If you have any sounds files that include speech, you should record new versions for each language.

Server-based content

If your app pulls in content from your server (e.g. a newspaper app), consider translating existing server-side content. Create a process for localising any new content at the time it is published.

Assuming you store all the text in your app in a strings.xml file, translate that file into your target language. Put the resulting files into your project. Then rebuild the Android Package Kit (APK) — the file format used to install software on the Android operating system.

There are two main ways to translate the strings.xml:

Use Google Play App Translation

This provides human app translation services directly into Developer Console and Android Studio. The translation price is calculated per word, so costs vary. The benefits to you, as a developer, include:

  • It’s a quick and simple way to order, receive and apply translations
  • It translates app strings, Play Store text, In-App Products and Universal App Campaign ads
  • It reuses any translations from previous orders, so you never pay for the same translation twice

To use Google Play App Translation, select Manage translations -> Purchase translations from the Store Listing page in the Google Play Developer Console.

Use a professional translation service

A professional translation service will consider several additional factors when They translating, such as the:

  • Target audience
  • Context in which the text strings will appear (surrounding UI, and available space)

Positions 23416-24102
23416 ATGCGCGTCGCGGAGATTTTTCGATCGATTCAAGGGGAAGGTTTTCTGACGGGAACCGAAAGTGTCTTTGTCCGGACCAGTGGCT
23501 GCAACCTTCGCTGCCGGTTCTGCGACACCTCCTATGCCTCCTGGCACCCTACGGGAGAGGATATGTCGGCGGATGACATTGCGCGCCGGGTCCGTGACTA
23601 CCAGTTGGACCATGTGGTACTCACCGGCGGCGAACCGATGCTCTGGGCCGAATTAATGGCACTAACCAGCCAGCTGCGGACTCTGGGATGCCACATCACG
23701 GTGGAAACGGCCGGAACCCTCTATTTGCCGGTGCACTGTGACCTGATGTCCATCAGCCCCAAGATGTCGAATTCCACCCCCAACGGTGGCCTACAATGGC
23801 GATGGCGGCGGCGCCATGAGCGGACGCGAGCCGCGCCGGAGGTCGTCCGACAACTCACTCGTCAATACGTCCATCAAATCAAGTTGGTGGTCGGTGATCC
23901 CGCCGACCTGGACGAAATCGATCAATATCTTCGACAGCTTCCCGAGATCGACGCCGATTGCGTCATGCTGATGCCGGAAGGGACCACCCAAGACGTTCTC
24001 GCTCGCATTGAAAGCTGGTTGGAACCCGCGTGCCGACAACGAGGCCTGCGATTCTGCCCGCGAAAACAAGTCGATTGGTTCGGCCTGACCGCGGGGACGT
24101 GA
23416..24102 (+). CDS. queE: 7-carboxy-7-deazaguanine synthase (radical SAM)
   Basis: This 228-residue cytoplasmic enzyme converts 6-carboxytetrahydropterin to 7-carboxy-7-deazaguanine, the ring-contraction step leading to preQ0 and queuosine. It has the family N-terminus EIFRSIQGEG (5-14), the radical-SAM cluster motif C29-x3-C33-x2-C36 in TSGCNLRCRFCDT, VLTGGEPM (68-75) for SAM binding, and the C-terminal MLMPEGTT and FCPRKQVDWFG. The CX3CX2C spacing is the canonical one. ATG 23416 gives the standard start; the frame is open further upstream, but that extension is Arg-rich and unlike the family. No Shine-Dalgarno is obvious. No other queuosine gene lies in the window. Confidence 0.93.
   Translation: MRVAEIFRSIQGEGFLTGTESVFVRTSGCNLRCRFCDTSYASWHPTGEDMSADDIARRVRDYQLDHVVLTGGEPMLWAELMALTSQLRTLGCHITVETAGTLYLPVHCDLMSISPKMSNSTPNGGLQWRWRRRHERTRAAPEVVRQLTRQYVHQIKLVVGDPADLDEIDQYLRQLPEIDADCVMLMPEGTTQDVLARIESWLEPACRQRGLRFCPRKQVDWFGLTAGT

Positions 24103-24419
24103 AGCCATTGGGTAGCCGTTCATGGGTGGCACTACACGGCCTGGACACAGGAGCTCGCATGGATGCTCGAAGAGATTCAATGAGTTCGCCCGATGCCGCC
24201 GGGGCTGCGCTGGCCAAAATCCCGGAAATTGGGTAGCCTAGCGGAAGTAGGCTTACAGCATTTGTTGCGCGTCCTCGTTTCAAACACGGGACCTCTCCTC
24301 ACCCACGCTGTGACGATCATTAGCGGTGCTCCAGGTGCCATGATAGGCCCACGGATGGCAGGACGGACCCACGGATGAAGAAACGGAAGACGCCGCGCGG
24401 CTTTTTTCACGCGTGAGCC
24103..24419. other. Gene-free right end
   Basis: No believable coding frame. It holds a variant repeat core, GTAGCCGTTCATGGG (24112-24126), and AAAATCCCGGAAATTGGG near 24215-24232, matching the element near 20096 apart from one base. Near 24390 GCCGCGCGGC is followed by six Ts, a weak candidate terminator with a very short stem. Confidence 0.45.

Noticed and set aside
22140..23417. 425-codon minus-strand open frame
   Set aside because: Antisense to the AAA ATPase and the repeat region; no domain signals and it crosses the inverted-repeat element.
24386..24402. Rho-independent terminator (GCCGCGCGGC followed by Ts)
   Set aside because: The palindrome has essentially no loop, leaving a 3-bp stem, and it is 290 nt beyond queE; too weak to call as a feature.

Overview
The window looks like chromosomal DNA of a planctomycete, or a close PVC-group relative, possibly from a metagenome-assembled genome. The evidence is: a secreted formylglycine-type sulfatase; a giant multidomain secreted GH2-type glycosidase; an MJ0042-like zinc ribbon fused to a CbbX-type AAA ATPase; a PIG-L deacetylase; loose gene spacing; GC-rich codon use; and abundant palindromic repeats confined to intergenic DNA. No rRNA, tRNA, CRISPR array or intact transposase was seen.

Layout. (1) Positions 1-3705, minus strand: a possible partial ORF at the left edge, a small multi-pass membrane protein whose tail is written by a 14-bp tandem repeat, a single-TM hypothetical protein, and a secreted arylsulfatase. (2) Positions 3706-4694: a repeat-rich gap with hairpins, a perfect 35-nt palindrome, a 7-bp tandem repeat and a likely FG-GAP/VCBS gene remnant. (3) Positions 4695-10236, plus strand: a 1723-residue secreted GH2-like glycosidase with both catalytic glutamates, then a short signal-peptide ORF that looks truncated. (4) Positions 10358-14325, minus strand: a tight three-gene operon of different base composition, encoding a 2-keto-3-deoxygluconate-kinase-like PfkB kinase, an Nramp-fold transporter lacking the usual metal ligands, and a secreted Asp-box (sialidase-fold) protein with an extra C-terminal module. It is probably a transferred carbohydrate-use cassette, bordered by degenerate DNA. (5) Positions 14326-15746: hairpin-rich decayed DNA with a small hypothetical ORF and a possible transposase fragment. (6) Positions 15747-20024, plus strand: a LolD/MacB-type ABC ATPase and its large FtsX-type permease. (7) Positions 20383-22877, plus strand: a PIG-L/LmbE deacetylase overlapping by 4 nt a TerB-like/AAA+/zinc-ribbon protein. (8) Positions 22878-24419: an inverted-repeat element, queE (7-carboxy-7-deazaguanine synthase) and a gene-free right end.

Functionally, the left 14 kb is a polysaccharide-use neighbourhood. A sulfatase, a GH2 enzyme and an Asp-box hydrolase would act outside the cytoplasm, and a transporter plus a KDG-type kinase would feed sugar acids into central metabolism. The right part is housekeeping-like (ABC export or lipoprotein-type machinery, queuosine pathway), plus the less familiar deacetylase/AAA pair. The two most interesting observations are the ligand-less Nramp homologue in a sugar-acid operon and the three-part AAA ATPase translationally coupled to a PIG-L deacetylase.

• Nuances specific to the country or the language
  • Brand-specific Style Guides & glossaries


Using machine translation — like Google Translate — alone may cause your app unwanted usability problems.

4 How to help your translator get it right

Translators find it helpful to have context. So, it pays to supply:

  • A description of your target audience, gleaned through in-depth research
  • A short outline of the app personality you want to project
  • Tone of voice guidelines
  • Screenshots of your app (showing where the text strings appear in context)
  • A brief comment and length limit for each of the UI strings

5 Implementation

Test your localised app

Test on the most common device makes and models in your target markets. Check the UI thoroughly for formatting and presentation issues. Ask native speakers to review.

Run a beta test

Plan a beta release in key countries before launch to get real-world feedback from users.

Plan for international marketing

Prepare to run a Universal App Campaign (UAC), and country-specific marketing from launch. Use the Google Play badge generator to build localised badges for websites or marketing materials. Generate new device art for promotional material with screenshots from your new localisation.

Support international users after launch

Watch your ratings, reviews, and download stats to spot issues that could affect users. Consider creating language-specific user groups or forums, if possible.

Browse and reply to user reviews

Understand what users think of your app and reply to reviews, immediately addressing any issues you missed in testing.

Run Google Play Store listing experiments

When visits to your Play Store listing from your new markets start growing, experiment to see what text and graphics work best. You can run up to 5 at the same time.


For a more in-depth guide to expanding into new markets, with data and insights on key markets, get the Going Global Playbook.